[2] Early Rabbinic Writings by Hyam Maccoby, Book 3 of Cambridge Commentaries on Writing of the Jewish and Christian World 200BC to AD200 (Cambridge University Press, 1988, digital version 2008)

[3] In John 14:2-3 Jesus tells his disciples that there are many rooms in his ‘Father’s house’, and that he is going there to prepare a place for them. Since Jesus was soon returning to heaven, many people assume that his ‘Father’s house’ refers to heaven. Previously, however, Jesus had referred to the Temple in Jerusalem as his ‘Father’s house‘ (Luke 2:49; John 2:16-17); and in the Temple there were indeed many residential rooms and apartments. (Jesus also referred to the Temple as a ‘house of prayer’ (Matt. 21:13 cf. Mark 11:17; Luke 19:46); and in Matthew 12:4; Mark 2:26; Luke 6:4 the Temple is referred to as the ‘house of God’.)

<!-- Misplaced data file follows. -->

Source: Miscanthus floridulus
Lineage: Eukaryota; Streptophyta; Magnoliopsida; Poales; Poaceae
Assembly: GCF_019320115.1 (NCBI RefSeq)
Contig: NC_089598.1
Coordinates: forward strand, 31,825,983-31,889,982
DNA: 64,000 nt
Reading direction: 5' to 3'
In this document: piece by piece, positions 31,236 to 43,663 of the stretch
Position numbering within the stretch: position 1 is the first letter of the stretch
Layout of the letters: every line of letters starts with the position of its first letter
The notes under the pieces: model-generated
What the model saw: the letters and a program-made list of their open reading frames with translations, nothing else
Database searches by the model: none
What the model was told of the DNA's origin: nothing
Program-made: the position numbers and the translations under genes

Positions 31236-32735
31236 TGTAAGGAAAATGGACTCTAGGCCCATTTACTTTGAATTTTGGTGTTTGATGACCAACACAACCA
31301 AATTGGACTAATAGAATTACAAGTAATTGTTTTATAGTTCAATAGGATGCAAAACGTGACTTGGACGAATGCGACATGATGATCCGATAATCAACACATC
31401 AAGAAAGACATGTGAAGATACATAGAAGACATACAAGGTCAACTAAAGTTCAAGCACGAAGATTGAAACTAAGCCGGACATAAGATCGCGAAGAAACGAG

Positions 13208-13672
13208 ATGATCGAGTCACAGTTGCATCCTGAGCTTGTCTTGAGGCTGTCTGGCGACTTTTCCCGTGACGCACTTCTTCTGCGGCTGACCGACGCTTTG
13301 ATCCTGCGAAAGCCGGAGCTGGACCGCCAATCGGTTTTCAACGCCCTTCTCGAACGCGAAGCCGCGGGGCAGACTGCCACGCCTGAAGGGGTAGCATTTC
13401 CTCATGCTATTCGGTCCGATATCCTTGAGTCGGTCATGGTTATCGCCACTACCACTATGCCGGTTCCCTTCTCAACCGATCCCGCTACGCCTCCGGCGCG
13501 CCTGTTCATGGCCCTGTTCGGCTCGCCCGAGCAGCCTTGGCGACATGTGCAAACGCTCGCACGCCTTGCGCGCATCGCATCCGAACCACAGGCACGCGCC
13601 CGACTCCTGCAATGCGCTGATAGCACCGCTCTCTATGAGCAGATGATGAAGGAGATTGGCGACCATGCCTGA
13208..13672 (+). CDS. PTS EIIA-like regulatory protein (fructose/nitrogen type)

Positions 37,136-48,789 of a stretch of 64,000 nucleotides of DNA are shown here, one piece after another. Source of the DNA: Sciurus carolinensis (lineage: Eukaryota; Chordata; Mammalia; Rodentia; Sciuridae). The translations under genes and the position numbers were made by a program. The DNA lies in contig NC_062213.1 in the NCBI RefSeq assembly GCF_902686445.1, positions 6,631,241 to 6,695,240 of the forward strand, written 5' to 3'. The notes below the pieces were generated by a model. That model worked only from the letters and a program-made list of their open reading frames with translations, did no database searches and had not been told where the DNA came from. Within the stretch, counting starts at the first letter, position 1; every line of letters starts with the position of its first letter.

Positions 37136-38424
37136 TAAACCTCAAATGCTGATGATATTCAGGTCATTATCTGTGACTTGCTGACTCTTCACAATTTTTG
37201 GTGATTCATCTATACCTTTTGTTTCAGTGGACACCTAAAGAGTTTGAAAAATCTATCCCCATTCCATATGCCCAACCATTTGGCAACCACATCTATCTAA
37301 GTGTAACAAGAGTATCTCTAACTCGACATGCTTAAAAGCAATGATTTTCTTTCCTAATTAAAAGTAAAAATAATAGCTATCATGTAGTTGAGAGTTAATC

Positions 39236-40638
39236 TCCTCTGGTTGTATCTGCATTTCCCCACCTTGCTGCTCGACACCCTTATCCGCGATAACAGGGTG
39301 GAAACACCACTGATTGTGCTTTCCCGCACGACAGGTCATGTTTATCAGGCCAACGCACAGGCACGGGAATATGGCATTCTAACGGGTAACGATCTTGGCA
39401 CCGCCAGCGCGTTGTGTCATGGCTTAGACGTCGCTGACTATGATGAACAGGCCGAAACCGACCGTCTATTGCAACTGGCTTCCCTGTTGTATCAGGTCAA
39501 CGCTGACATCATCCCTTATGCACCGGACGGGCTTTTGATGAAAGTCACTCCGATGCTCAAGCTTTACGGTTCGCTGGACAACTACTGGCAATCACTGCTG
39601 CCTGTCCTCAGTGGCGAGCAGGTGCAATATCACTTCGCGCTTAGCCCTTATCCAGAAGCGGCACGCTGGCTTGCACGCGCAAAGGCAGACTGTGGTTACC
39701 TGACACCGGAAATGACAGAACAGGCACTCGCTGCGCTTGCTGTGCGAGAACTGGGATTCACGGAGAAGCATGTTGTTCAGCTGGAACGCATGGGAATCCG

Perhaps the Twelve will each have a room in a new house when Jesus returns, rules from the new Jerusalem, and renews everything (Matt. 19:28ff; Rev. 3:11-12; Rev. 21:1-5; cf. Rev. 21:22).

Image:  Earth from Space 


Related Articles

The Day of Christ – Philippians 3:20-4:1
The Onward, Upward Call – Philippians 3:10-14
Is Jesus Waiting for Us? 
A Thrill of Hope: Jesus’ First and Second Advents
Peace on Earth 

I recommend Howard Snyder’s short post “Why I don’t expect to go to heaven” here.

Posted June 3rd, 2013 . Categories/Tags: Christian Theology, Christology, Salvation and Eternal Life, , , , , ,

Unkind, judgemental, bizarre, and off-topic comments will be deleted.

14 comments on “The Kingdom of Heaven in the Here and Now and Future

  1. Lucas Dawn says: